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Basic Chord Progressions Part 3

In the first two parts, we learned the basics of major and minor key chord progressions and some of the natural relationships that reinforce these key centers.

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Now we're going to look at how to modify chords to enhance and build on these relationships, giving you more options for your songwriting.

Enhancing major and minor key relationships

Let's take a relationship from the first part, which looked at building major key songs: I - V

So, we already know that the V chord is major, but what if we modified that basic V chord?

The most common way to enhance the tension of the V chord is to use a dominant 7th variation. This is about using your knowledge of how to modify and add to the basic major/minor chord forms to see how you can create more depth and variation to your songwriting.

Tonic (I) C major G major D major A major E major
G major
D major
A major
E major
B major

All those 7th chords are covered in the lesson linked to above. The V chord now becomes V7!

Don't limit yourself to just one variation though... the more chord forms you learn, the more options you'll have to try out in these relationships. Use your ear and judgement as to whether it sounds good.

Let's take another relationship we learned in part 1 and try spicing that one up...

Tonic (I) D major C major G major
E minor
D minor
A minor

Again, this is a common way to enhance the function of the ii chord in major key chord progressions - use a minor 7th chord.

And of course, the same thing applies to minor key relationships from part 2...

Tonic (i) E minor A minor
C major
F major

The major 7th (maj7) chord is commonly used to add more depth to that particular relationship with the minor tonic.

Obviously our songs will often use more than two chords, so like in the previous lessons, we combine these relationships, with your desired chord modifications intact, and create longer chord progressions.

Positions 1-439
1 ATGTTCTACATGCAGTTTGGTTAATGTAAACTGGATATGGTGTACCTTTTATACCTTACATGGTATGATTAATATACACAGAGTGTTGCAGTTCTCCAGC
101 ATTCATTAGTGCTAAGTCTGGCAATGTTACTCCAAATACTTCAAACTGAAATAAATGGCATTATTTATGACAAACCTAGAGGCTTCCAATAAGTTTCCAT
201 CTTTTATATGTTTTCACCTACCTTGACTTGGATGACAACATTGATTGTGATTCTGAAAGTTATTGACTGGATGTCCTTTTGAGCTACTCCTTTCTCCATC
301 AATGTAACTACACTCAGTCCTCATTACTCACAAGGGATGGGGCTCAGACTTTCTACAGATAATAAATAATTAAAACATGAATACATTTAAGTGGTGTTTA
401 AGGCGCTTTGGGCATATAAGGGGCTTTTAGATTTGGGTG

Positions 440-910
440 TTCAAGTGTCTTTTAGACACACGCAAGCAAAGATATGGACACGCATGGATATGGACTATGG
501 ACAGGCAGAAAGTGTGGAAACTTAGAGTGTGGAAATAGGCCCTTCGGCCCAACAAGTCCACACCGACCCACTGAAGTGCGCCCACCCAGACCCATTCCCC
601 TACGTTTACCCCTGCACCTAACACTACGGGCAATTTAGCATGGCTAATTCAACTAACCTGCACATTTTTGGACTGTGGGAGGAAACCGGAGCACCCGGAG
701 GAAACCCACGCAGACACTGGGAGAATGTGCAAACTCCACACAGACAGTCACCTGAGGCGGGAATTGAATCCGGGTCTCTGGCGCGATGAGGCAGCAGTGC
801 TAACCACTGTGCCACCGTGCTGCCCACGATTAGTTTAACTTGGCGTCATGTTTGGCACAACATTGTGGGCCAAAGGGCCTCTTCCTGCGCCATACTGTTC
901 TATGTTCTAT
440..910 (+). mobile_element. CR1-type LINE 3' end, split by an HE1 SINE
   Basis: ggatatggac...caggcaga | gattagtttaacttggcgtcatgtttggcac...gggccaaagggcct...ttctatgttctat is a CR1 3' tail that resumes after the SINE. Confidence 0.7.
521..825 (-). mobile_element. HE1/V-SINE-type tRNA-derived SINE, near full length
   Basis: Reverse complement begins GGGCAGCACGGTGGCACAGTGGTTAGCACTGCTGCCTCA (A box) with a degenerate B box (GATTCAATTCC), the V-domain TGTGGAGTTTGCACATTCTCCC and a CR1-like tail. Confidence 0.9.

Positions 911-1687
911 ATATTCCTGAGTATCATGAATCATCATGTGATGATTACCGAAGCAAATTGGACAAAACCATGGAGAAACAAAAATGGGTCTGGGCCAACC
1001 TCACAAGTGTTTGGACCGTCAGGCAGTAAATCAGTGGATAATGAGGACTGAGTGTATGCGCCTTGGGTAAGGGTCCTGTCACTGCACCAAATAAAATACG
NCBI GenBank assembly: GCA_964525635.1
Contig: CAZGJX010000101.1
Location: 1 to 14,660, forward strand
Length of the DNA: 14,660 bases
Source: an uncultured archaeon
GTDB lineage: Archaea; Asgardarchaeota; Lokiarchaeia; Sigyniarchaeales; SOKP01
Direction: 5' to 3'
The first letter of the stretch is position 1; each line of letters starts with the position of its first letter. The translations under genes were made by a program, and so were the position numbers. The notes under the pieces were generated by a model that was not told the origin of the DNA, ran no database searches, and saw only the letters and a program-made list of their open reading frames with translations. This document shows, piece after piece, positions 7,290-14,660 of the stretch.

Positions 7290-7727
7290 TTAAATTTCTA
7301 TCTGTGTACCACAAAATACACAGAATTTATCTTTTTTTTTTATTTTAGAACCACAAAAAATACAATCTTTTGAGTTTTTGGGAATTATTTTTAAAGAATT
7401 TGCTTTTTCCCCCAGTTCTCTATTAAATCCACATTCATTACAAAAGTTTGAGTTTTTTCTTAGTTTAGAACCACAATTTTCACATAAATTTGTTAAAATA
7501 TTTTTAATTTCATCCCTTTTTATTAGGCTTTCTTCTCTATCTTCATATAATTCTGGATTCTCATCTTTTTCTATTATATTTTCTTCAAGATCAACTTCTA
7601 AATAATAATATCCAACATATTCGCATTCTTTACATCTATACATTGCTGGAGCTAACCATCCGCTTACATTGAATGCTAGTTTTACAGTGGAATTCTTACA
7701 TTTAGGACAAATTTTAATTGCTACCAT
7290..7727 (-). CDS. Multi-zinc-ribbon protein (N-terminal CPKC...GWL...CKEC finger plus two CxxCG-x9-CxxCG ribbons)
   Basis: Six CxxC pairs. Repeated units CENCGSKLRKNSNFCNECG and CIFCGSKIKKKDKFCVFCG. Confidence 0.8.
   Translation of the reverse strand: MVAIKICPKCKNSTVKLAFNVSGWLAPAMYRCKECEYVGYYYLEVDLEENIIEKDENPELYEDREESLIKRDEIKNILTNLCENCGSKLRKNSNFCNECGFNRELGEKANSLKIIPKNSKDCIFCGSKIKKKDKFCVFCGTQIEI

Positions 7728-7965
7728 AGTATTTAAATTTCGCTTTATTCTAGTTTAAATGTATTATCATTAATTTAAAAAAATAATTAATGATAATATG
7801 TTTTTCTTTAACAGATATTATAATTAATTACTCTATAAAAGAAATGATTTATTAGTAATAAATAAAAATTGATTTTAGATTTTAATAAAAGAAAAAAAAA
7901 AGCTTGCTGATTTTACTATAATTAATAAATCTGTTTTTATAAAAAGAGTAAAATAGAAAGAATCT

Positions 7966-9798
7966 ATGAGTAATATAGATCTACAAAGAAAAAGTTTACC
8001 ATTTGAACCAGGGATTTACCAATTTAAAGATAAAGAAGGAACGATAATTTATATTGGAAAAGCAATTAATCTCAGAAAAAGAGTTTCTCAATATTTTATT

The more time you spend learning and understanding different chord types/forms (which you can do on this site), the more options you'll have to build on these natural relationships.

Taking chord modification a step further

The more you experiment with different variations of these natural relationships, the more potential you will discover in your songwriting.

So, what if we turned that ii chord into a major II7 chord?

Tonic (I) D major C major G major A major
E minor
D minor
A minor
B minor

This works quite nicely and is actually another common variation of that relationship!

Trust your ears initially.

Another modification could be turning the major IV chord into a minor iv chord.

Tonic (I) E major A major D major G major
A major
A minor
D major
D minor
G major
G minor
C major
C minor

You're simply changing the chord type built on that same root note position - A, D, G, C etc. to see if it works better for what you're trying to express.

Our options have suddenly become far more diverse haven't they? Take a look and listen at the examples below, based on some chord modifications in the relationships from the last two parts...

E major - B7 - A minor - click to hear

G major - A7 - C major - click to hear

E minor - Cmaj7 - D7 - Am7 - click to hear

Ultimately, it's up to you to explore this concept in your own time, since there are far too many possible combinations and variations to list here. Just as you'll experiment with your own rhythm, tempo and song structure, it's important to trust your own ideas, so please don't take all this too dogmatically. It's just a guide and a foundation which you should build on.

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